2013 MTNA Conference – Sunday Afternoon – Ten Steps to Parnassus: The Keyboard Works of Johann Sebastian Bach

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A panel of three presenters gave this session on the music and contributions of J.S. Bach: Erin Bennett, NCTM, Siok Lian Tan, NCTM, and Richard VanDyke, NCTM.

What is Parnassus? in Greek mythology, a mountain in central Greece where the Muses lived; known as the mythological home of music and poetry.

After the Method Books
How do you teach Baroque style playing?
Gradual progressive steps toward more advanced works:
1. Minuets and short dances
2. Little preludes
3. Inventions
4. Preludes and Fugues

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How does the 10 Steps to Parnassus (defined as The Goldberg Variations) work?
* Technical development coincides with advancing repertoire.
* Step-by-step progression.
* Stylistic considerations that promote musical growth.
* Independence of hands increases proportionally.

Richard went on to share technical recommendations for preparing to begin this journey through Bach’s music. Then he shared detailed notes on the Prelude in D Major, an early level Bach piece that is included in many pedagogical collections. He addressed articulations and technical challenges.

Erin Bennett assumed the podium to discuss the Bach Inventions. She was particularly excited about being a part of this project because of her “horror story” with a transfer student who was still in method books, but had been handed the first Bach Invention and told, “see what you can do with this.”

She went over each point on the handout and said that those who arrived after they ran out of handouts could contact her via e-mail to be sent a copy: e.bennett@unf.edu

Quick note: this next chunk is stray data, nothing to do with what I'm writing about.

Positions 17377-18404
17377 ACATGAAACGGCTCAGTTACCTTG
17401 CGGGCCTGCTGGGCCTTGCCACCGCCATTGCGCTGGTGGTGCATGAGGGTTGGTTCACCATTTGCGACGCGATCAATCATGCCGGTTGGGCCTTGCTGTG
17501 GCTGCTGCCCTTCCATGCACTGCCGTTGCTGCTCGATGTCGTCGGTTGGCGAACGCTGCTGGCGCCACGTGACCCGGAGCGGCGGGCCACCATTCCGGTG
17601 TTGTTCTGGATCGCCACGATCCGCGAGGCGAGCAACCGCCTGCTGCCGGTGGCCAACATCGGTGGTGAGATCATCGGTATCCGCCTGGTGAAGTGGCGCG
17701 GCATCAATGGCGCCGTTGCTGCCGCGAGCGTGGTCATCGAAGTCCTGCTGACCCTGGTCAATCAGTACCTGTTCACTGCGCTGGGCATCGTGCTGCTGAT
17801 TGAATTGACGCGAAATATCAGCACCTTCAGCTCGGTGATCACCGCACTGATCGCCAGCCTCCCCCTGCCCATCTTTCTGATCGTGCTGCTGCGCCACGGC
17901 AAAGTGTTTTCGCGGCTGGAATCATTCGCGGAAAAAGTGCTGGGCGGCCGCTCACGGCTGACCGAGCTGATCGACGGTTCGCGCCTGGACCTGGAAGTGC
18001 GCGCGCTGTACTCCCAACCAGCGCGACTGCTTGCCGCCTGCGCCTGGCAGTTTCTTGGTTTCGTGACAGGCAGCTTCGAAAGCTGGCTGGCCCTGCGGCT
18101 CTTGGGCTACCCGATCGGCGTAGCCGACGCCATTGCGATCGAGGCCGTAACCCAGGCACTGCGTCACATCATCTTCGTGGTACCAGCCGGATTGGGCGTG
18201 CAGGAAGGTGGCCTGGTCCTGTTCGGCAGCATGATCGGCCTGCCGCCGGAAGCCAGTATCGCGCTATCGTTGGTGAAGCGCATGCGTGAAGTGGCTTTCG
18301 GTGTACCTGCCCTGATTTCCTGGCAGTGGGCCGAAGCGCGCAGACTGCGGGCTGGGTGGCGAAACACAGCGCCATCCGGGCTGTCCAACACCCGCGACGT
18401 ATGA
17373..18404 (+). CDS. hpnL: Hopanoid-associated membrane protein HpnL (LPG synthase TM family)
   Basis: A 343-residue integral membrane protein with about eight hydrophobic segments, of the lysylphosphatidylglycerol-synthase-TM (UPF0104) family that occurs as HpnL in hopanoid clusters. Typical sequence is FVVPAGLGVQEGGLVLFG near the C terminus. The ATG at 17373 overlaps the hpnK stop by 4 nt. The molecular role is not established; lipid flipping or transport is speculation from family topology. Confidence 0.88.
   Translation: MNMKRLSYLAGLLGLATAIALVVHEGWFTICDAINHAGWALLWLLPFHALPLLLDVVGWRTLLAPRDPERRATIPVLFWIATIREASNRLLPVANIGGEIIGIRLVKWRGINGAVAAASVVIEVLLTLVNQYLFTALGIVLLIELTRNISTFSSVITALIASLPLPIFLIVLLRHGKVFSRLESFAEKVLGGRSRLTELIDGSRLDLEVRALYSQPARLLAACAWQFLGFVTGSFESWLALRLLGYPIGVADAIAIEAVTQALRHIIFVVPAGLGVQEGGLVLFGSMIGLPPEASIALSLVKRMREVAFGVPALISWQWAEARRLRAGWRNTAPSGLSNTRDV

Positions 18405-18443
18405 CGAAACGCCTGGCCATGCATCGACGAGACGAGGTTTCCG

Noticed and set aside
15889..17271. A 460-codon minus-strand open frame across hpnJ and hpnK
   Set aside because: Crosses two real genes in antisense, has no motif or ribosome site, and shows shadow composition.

The Two-Part Inventions were written in 1723, but not published until 1801. Technical and Musical Considerations:

* Counterpoint: Independence of hands
* Coordination
* Voicing – two equal partners in dialogue
* Articulation – not marked in score
* Touch – cantabile manner of playing
*Dynamics – not marked in score
-Terraced, according to Baroque style
* Tempi – not marked in score
* Ornaments! both notated and improvised

Erin went on to discuss the specific difficulties of Invention No. 8 in F Major (as a representative of the first group of Inventions according to difficulty), but asserted that it is still a great first Two-Part Invention for students. She also discussed Invention No. 4 in D minor (as a representative of the second group of more difficult Inventions) and Invention No. 12 in A Major (as a representative of the third group of the most difficult Inventions). Teachers teaching the third group should be especially well-versed in Baroque ornamentation. If students can handle this level of complexity, they are ready to advance into the Sinfonias. Next was an extensive overview of the Sinfonia in B Minor.

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The final presenter, Siok Lian Tan, walked attendees through the Well-Tempered Clavier. Since Bach didn’t make interpretive markings in the score, we, as teachers, need to help our students make informed decisions when playing them.

She discussed the Prelude and Fugue in A Major, BWV 862. Throughout the session, the presenters played numerous audio and excerpts to point out various elements of interpretation. Even very contrasting interpretations can all be effective depending on the character the performer wants to convey. Siok Lian Tan also shared a detailed list of suggested steps for learning a fugue.

A note about ornaments: the execution of the ornament should be determined by the mood and character of the piece. Wilhelm Friedmann Bach has a helpful table of ornamentation.

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